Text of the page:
Follow your passion. Always be hustling. Don’t be afraid to take risks. Every new and aspiring entrepreneur has likely heard common pieces of business advice like this repeated over and over again. The problem is that these types of tips are rarely universal; each business is unique and needs to find its own path to success , regardless of what has worked for other entrepreneurs.
I came across this brilliant article some time ago on Life Hack
Celestine Chua writes “…Are you someone who likes to grow? Do you constantly seek self-improvement through any means necessary? There is always something about ourselves we can improve on. The human potential is limitless, so it’s impossible to reach a point of no growth…..”
The more talented and focused somebody is, the less they need the “props”.
Abraham Lincoln wrote The Gettysburg Address on a piece of ordinary stationery that he had borrowed from the friend while staying in his house. James Joyce wrote with a simple pencil and notebook. Somebody else did the typing, but much later. Van Gogh rarely painted with more than six colours on his palette.
Which is why there are so many average authors with state-of-the-art laptops. Which is why there are so many awful photographers with state-of-the-art digital cameras. Which is why there are so many unremarkable painters with expensive studios in trendy areas. All hiding behind props and tech.
Keep asking the question, “Is this a prop?” about every aspect of your selling process, your business, your passion, your reason for being alive, etc., and go from there.
The more we ask, the better we get at spotting the props, the more quickly the props vanish. The next time you are devising a presentation or preparing to contribute to a key meeting, ask yourself a question – what should be the focus of my thinking here – props? Body language? Paraverbal? Word content? – I will explore that process in more depth later. Keep asking yourself – how much do I rely on “props”? And then ask yourself again.
The fall of clothing retailer Bonmarché shows how bad debt can ripple through supply chains. Financial monitoring allows suppliers to spot high-risk clients and take precautions.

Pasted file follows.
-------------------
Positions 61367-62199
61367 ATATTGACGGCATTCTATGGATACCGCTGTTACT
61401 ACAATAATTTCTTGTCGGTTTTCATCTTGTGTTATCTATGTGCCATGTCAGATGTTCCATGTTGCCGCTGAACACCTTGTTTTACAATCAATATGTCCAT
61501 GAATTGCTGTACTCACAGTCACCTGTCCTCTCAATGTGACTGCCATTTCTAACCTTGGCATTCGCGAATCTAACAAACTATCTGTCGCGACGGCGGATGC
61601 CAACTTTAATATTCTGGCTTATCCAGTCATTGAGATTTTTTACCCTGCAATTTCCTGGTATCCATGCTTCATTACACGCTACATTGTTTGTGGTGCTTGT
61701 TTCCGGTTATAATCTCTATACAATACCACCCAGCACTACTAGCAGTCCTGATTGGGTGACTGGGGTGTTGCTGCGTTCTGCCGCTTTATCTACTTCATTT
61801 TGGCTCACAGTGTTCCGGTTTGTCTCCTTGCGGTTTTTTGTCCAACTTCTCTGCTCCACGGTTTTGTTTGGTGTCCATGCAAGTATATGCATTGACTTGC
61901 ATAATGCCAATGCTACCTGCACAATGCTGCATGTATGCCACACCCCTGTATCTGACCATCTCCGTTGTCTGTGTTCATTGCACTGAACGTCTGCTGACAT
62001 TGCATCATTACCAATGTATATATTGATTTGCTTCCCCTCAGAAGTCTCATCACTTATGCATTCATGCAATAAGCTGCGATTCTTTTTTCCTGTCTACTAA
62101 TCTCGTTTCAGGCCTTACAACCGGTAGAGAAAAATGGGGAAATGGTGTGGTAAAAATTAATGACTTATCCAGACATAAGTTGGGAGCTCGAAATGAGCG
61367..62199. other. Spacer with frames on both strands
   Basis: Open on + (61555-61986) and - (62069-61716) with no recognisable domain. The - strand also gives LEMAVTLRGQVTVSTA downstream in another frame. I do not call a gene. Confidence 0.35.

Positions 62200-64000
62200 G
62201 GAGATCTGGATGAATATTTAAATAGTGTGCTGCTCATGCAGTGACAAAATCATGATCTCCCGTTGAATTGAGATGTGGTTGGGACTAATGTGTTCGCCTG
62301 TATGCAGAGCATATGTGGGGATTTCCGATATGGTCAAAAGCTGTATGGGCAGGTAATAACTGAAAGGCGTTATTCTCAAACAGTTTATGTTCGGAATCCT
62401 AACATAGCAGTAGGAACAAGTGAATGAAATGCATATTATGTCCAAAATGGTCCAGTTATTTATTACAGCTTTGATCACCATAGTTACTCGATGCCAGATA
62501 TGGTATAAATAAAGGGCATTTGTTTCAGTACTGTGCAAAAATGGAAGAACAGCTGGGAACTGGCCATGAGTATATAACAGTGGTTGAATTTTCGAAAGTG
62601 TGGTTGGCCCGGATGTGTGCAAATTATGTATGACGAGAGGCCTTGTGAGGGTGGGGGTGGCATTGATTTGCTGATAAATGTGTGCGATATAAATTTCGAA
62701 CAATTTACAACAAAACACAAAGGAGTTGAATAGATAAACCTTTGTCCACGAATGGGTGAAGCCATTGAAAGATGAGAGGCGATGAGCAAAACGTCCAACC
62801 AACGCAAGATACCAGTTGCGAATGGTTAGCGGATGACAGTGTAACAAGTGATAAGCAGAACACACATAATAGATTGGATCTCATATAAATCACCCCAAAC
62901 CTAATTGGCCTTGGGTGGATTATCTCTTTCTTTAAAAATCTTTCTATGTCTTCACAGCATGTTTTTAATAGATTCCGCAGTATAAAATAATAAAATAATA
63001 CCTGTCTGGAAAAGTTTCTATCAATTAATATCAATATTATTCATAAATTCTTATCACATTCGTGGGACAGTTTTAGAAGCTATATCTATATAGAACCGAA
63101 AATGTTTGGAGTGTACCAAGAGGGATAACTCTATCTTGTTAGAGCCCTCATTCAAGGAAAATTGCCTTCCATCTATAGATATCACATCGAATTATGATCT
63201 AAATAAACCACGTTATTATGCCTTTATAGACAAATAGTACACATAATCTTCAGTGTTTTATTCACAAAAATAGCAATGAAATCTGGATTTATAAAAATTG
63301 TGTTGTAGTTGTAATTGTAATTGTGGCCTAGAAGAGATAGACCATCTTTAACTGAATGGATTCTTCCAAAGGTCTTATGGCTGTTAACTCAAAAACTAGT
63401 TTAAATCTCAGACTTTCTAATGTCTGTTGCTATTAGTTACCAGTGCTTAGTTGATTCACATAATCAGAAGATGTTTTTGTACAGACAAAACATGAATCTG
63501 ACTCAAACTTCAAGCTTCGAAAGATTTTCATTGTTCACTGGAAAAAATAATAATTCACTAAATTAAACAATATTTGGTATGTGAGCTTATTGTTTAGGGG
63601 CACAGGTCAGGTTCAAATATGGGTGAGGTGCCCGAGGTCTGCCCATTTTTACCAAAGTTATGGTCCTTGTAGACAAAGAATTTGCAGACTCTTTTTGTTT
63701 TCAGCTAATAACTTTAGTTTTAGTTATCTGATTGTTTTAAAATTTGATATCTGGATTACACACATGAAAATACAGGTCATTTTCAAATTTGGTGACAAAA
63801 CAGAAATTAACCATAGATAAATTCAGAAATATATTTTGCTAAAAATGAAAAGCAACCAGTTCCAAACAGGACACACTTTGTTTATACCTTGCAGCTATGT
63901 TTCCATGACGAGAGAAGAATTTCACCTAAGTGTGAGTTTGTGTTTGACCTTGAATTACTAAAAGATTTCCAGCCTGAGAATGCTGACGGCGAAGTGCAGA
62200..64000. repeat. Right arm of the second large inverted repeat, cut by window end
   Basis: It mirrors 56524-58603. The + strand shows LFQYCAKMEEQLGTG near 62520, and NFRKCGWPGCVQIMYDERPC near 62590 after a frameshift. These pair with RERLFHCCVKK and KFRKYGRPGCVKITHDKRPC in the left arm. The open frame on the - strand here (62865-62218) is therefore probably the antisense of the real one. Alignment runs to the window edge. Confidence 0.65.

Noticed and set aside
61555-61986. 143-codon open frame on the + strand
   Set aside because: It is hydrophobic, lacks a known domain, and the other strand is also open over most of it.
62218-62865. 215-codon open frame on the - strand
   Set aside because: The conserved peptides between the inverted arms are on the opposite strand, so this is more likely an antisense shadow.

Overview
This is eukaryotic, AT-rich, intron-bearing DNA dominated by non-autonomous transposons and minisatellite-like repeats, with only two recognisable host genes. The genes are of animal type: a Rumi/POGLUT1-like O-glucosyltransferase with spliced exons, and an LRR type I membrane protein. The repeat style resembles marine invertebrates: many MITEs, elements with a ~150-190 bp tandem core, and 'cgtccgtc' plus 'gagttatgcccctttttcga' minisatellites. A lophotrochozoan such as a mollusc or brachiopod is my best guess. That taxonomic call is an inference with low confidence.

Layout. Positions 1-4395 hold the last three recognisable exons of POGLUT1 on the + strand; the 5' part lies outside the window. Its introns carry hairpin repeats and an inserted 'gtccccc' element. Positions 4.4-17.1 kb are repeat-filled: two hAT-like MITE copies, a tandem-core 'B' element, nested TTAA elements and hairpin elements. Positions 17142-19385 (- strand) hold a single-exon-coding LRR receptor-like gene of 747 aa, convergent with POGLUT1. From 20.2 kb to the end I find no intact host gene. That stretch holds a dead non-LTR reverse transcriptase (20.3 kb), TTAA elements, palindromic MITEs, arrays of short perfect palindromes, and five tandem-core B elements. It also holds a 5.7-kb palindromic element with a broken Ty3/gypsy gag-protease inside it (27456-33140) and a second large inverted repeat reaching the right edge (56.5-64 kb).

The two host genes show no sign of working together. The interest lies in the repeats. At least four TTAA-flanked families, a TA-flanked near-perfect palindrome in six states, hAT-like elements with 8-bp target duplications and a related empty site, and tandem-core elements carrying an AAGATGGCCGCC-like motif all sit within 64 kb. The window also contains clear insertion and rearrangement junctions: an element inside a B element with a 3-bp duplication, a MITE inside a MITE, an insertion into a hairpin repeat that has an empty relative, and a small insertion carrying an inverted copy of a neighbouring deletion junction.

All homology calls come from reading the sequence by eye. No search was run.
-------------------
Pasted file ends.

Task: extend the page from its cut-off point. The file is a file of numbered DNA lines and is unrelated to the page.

You are welcome to download this free. It outlines some questioning techniques you can use on a sales call. Interim Selling Solutions Questioning techniques Module
Your ability to effectively communicate with your employees is key to success as a leader . But to motivate and inspire people with words takes a very human approach in the way you speak to them. For example, do you compliment your workers for doing good work — for going above and beyond?
Improving the performance of a sales team, or a specific seller on the team, is a top focus for any sales leader. Often, we hear sales managers say they just need more activity or need to add more into pending, but the answer is rarely that simple.
A thought leader is an informed opinion leader and the go-to person in their field of expertise. They are trusted sources who move and inspire people with innovative ideas; turn ideas into reality, and know and show how to replicate their success.
This is an independently verified standard mark for indigenous businesses, based on rigorous selection criteria. The Accreditation is overseen by the prestigious All-Ireland Business Foundation, whose adjudication panel is chaired by Dr Briga Hynes of the Kemmy Business School at the University of Limerick and Kieran Ring, CEO of the Global Institute of Logistics.
Click Here to read the full All Ireland Business Foundation Article
I see the All-Ireland Business Foundation’s Thought Leader Accreditation as an external validation and recognition of what I have focused on my entire career, with anyone I have worked with, and for my clients. That being, the development of long-term sustainable and profitable relationships that provide a solution to a challenge.
My career has spanned 3 distinct, yet overlapping areas i.e. business development, data and business process outsourcing. It is extremely important to me that I use this Accreditation as a stepping stone to simplify, provoke, stimulate and focus discussion on the basic principles of sales and selling. This type of discussion will strengthen business development as a profession and focus on achievement at a crucial time.